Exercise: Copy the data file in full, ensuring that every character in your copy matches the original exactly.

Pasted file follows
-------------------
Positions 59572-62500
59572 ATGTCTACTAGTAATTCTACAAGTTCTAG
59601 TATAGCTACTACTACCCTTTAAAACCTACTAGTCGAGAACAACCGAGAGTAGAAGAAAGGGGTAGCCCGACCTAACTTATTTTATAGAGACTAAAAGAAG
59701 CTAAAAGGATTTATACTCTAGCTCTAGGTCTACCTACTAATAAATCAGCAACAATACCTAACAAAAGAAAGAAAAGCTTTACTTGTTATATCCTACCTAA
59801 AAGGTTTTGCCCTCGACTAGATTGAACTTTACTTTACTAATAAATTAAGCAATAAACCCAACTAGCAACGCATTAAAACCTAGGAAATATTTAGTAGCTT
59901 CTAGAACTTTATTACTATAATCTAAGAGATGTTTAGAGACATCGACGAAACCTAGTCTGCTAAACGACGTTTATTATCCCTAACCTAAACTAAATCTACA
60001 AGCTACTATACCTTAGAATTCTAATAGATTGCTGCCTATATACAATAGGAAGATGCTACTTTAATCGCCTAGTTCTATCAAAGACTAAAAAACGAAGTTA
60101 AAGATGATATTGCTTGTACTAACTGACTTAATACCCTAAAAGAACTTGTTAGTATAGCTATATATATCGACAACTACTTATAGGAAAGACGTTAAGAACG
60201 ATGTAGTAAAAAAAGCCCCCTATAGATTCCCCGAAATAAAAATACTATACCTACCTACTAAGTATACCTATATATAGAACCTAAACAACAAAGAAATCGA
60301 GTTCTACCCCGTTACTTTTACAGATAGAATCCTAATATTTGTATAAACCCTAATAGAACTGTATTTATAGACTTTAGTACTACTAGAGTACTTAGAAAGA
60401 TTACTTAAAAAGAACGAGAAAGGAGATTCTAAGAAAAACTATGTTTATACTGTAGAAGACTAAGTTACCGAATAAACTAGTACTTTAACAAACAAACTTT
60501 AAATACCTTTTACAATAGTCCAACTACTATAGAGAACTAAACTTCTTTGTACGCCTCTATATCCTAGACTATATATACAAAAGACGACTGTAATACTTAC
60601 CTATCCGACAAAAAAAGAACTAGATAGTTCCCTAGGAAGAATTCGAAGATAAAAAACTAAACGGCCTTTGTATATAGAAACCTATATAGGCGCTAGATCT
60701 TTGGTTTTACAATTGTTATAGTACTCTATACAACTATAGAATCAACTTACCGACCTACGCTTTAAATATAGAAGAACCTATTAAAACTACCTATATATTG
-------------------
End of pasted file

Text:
Positions 59572-62500
59572 ATGTCTACTAGTAATTCTACAAGTTCTAG
59601 TATAGCTACTACTACCCTTTAAAACCTACTAGTCGAGAACAACCGAGAGTAGAAGAAAGGGGTAGCCCGACCTAACTTATTTTATAGAGACTAAAAGAAG
59701 CTAAAAGGATTTATACTCTAGCTCTAGGTCTACCTACTAATAAATCAGCAACAATACCTAACAAAAGAAAGAAAAGCTTTACTTGTTATATCCTACCTAA
59801 AAGGTTTTGCCCTCGACTAGATTGAACTTTACTTTACTAATAAATTAAGCAATAAACCCAACTAGCAACGCATTAAAACCTAGGAAATATTTAGTAGCTT
59901 CTAGAACTTTATTACTATAATCTAAGAGATGTTTAGAGACATCGACGAAACCTAGTCTGCTAAACGACGTTTATTATCCCTAACCTAAACTAAATCTACA
60001 AGCTACTATACCTTAGAATTCTAATAGATTGCTGCCTATATACAATAGGAAGATGCTACTTTAATCGCCTAGTTCTATCAAAGACTAAAAAACGAAGTTA
60101 AAGATGATATTGCTTGTACTAACTGACTTAATACCCTAAAAGAACTTGTTAGTATAGCTATATATATCGACAACTACTTATAGGAAAGACGTTAAGAACG
60201 ATGTAGTAAAAAAAGCCCCCTATAGATTCCCCGAAATAAAAATACTATACCTACCTACTAAGTATACCTATATATAGAACCTAAACAACAAAGAAATCGA
60301 GTTCTACCCCGTTACTTTTACAGATAGAATCCTAATATTTGTATAAACCCTAATAGAACTGTATTTATAGACTTTAGTACTACTAGAGTACTTAGAAAGA
60401 TTACTTAAAAAGAACGAGAAAGGAGATTCTAAGAAAAACTATGTTTATACTGTAGAAGACTAAGTTACCGAATAAACTAGTACTTTAACAAACAAACTTT
60501 AAATACCTTTTACAATAGTCCAACTACTATAGAGAACTAAACTTCTTTGTACGCCTCTATATCCTAGACTATATATACAAAAGACGACTGTAATACTTAC
60601 CTATCCGACAAAAAAAGAACTAGATAGTTCCCTAGGAAGAATTCGAAGATAAAAAACTAAACGGCCTTTGTATATAGAAACCTATATAGGCGCTAGATCT
60701 TTGGTTTTACAATTGTTATAGTACTCTATACAACTATAGAATCAACTTACCGACCTACGCTTTAAATATAGAAGAACCTATTAAAACTACCTATATATTG